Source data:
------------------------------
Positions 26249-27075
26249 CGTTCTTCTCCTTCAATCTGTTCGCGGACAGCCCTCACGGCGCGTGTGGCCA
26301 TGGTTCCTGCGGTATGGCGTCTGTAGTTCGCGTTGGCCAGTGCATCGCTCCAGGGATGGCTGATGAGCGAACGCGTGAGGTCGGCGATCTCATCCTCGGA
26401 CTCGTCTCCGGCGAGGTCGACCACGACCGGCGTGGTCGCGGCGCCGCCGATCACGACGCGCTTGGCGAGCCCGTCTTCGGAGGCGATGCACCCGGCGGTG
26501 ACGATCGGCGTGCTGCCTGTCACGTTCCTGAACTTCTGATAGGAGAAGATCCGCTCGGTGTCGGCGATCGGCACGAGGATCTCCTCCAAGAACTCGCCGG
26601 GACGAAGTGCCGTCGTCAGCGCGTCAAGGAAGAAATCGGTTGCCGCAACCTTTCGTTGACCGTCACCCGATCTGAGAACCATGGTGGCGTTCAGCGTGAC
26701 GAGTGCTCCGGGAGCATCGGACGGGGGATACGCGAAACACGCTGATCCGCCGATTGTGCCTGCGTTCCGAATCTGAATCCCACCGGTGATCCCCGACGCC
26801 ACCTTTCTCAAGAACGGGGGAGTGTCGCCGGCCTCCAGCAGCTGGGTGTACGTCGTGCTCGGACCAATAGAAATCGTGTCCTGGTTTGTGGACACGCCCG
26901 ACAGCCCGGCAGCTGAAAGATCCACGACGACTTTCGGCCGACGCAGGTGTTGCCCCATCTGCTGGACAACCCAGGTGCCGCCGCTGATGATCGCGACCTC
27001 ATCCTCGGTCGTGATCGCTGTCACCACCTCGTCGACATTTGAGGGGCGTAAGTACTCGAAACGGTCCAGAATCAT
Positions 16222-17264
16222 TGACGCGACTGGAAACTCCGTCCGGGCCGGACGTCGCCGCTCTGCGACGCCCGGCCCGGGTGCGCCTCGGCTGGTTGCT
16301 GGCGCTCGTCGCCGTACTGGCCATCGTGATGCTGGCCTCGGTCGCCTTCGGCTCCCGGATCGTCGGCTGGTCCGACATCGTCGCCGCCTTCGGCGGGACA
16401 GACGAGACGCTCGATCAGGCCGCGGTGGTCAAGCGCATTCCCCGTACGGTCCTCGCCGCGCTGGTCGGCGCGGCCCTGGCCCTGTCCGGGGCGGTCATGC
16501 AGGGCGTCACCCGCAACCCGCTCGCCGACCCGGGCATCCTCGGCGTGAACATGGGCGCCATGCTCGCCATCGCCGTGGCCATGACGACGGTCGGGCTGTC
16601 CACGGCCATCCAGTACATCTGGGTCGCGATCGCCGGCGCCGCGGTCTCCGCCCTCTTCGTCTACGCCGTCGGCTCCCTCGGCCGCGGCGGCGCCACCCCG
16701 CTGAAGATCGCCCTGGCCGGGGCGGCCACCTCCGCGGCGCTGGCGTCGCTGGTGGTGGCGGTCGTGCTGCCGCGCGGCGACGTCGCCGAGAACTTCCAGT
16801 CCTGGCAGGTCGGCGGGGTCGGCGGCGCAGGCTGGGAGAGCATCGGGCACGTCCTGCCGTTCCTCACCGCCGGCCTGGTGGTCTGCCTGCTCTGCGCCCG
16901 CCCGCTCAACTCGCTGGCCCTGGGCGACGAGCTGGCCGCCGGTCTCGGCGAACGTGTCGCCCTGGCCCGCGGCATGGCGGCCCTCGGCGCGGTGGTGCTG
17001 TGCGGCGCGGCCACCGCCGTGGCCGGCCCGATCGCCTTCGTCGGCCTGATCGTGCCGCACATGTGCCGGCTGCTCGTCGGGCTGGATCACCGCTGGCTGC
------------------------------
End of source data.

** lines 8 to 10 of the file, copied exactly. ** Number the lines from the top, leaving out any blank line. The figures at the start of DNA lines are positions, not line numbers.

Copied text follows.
26801 ACCTTTCTCAAGAACGGGGGAGTGTCGCCGGCCTCCAGCAGCTGGGTGTACGTCGTGCTCGGACCAATAGAAATCGTGTCCTGGTTTGTGGACACGCCCG
26901 ACAGCCCGGCAGCTGAAAGATCCACGACGACTTTCGGCCGACGCAGGTGTTGCCCCATCTGCTGGACAACCCAGGTGCCGCCGCTGATGATCGCGACCTC
27001 ATCCTCGGTCGTGATCGCTGTCACCACCTCGTCGACATTTGAGGGGCGTAAGTACTCGAAACGGTCCAGAATCAT